FROM 
        json_to_recordset(new.more_payload) AS x(f1 text) 
    WHERE
        x.f1 IS NOT NULL;

    RETURN new ;
END ;
$BODY$
LANGUAGE plpgsql ;

and link the trigger function to an INSTEAD trigger:

CREATE TRIGGER all_together_update_trigger
  INSTEAD OF UPDATE
  ON json_parent_child.all_together
  FOR EACH ROW
  EXECUTE PROCEDURE json_parent_child.update_all_together();

When you perform an UPDATE of the view:

UPDATE 
    all_together
SET
    some_payload = 'updated 1',
    more_payload = 
'[
  {"f1":"new_payload-1 of parent-1"}, 
  {"f1":"new_payload-2 of parent-1"}, 
  {"f1":"new_payload-3 of parent-1"}, 
  {"f1":"new_payload-4 of parent-1"}
]' 
WHERE
    parent_id = 1 ;

This is what you get after:

  SELECT * FROM all_together;

  +------------+--------------+--------------------------------------+  
  |  parent_id | some_payload |            more_payload              |  
  +------------+--------------+--------------------------------------+  
  |          1 |   updated 1  | [{"f1":"new_payload-1 of parent-1"}, |  
  |            |              | {"f1":"new_payload-2 of parent-1"},  |  
  |            |              | {"f1":"new_payload-3 of parent-1"},  |  
  |            |              | {"f1":"new_payload-4 of parent-1"}]  |  
  +------------+--------------+--------------------------------------+  
  |          2 |   parent-2   |  [{"f1":null}]                       |  
  +------------+--------------+--------------------------------------+  
  |          3 |   parent-3   |  [{"f1":"payload-1 of parent-3"}]    |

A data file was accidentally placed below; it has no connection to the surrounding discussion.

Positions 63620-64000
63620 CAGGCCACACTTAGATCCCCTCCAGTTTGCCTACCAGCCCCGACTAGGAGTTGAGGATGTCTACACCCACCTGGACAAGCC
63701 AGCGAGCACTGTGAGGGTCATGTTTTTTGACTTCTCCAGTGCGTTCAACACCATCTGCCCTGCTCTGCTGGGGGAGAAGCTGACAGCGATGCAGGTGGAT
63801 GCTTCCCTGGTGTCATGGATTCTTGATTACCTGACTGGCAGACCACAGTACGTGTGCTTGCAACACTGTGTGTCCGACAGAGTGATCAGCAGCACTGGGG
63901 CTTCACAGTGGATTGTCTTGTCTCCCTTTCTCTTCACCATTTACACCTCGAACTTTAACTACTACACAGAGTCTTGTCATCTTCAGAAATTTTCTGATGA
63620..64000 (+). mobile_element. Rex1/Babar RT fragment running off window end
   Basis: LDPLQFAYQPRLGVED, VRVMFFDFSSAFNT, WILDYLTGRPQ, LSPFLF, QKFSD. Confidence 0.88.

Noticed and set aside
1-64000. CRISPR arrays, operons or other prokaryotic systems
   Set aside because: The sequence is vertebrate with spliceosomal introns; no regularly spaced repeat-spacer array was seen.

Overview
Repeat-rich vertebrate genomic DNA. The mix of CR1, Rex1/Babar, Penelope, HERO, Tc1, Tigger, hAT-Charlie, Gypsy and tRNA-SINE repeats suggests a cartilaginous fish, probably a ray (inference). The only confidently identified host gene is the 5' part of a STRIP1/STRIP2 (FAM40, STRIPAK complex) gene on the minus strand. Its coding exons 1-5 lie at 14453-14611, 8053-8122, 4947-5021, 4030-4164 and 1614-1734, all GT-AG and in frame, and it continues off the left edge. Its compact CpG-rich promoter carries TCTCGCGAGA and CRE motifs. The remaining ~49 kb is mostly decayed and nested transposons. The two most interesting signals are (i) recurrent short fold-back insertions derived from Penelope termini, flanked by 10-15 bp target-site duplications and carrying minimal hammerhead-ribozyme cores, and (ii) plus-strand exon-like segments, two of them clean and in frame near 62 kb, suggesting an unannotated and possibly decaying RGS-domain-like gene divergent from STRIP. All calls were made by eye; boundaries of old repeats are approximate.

+------------+--------------+--------------------------------------+   
  |          4 |   parent-4   |  [{"f1":null}]                       |  
  +------------+--------------+--------------------------------------+   

The two little tricks, that basically follow the idea of the OP, with some small variations:

  1. Use json_agg(row(child.some_more_payload) ORDER BY child.child_nr) to aggregate all children into a JSON array (of JSON objects), keeping order. It is necessary to have this data type to allow the next function to give back the rows.

  2. At the trigger, get back to a recordset by using json_to_recordset(new.more_payload) AS x(f1 text), and INSERT this recordset into the child table.

NOTE: I've not checked the 'null' cases, but it just a matter of adding some extra conditions to the trigger, and/or having some strategic COALESCE and/or NULLIF in the appropriate places.

0

From the docs on Updatable Views

Simple views are automatically updatable: the system will allow INSERT, UPDATE and DELETE statements to be used on the view in the same way as on a regular table. A view is automatically updatable if it satisfies all of the following conditions: